Eastern Michigan University’s Students Organize for Syria chapter held its first event, Tea with a Syrian, Wednesday afternoon in the Student Center.
A total of 35 students stopped in to drink tea, eat cookies and listen to the story of a Syrian affected the Syrian crisis.
“Our main goal and mission is to raise awareness about the events taking place in Syria,” said senior Ahnas Alzahabi, president of SOS.
In March 2011, the Syrian government responded with open fire to peaceful protesters who were asking for democracy. The government has continued to fight groups demanding the Syrian president, Bashar al-Assad, to resign.
ISIS, an extremist group from Iraq, a neighboring country to Syria, began taking over parts of Syria in 2014.
The United Nations estimates that over 200,000 people have died due to the crisis. According to the United Nations High Commissioner for Refugees, another 3.7 million Syrian’s have left the country and are seeking refuge in neighboring countries like Lebanon, Turkey, Jordan and Iraq.
“The essence of the problem is oppression,” Alzahabi said. “People want to end oppression; they want better lives.”
SOS members shared five stories from Syrians they know and personal experience.
“We aren’t trying to promote any political agenda, military agenda or religious agenda,” Alzahabi said.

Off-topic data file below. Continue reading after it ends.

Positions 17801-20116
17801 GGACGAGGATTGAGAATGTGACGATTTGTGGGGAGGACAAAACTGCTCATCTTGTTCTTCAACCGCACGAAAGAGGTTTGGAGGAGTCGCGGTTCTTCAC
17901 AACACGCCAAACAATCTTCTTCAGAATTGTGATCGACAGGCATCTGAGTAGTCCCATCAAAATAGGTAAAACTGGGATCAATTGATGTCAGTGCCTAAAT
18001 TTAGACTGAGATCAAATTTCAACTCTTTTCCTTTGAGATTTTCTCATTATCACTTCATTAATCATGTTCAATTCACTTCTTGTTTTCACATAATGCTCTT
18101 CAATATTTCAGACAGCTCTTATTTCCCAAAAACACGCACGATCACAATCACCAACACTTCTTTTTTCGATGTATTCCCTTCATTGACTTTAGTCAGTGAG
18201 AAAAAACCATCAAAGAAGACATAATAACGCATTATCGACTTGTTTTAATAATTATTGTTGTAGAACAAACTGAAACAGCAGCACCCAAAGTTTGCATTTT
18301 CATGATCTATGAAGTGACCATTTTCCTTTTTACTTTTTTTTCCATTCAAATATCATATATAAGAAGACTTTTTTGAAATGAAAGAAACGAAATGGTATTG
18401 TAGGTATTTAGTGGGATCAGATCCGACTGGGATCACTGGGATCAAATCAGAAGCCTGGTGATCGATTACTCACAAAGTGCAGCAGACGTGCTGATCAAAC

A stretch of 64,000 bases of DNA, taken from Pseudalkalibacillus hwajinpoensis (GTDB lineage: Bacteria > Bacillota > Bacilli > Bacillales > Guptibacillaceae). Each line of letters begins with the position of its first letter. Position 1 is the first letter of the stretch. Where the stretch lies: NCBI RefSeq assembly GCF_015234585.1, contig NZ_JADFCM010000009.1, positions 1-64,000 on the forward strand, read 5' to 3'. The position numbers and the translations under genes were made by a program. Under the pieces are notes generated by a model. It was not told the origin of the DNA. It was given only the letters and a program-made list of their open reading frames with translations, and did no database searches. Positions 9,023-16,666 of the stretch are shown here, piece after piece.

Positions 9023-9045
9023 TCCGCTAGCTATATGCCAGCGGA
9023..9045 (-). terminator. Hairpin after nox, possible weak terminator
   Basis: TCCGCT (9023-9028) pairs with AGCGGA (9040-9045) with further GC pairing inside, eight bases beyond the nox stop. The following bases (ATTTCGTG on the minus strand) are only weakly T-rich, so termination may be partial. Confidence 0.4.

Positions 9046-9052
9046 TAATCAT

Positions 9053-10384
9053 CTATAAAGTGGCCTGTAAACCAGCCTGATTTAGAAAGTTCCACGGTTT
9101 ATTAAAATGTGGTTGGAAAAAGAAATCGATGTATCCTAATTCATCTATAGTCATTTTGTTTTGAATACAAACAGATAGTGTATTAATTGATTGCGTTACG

Freshman Charlotte Coberley, a major in communications, said she didn’t know anything about the Syrian Crisis before the event.
“I think it’s a global issue,” she said. “It’s naive of anyone who doesn't want to seek more information and education on what’s going on.”
Students could learn about four different Syrians. Some of the Syrian’s last names have been left out for security reasons.
Mariam, 12, fled Syria to a refugee camp in Jordan where she has lived for the past two years. She deals with food shortages and disease from the unsanitary conditions.
Alzahabi, 19, flew from Syria to Beirut, Lebanon and then to America to avoid the draft.
Sophomore Sarah, a pre-med student, shared two personal stories about specific moments from her family’s journey to America.
Samer, 22, is exiled from the country and is on the government’s blacklist.
Sophomore Meryam Nahlawi, SOS member, said discussing stories about real people and about real things that happened has a bigger impact on people than just showing them numbers.
“I think it’s important for everyone to know about this crisis,” she said. “Just because it’s on the other side of the world doesn't mean it doesn't matter.”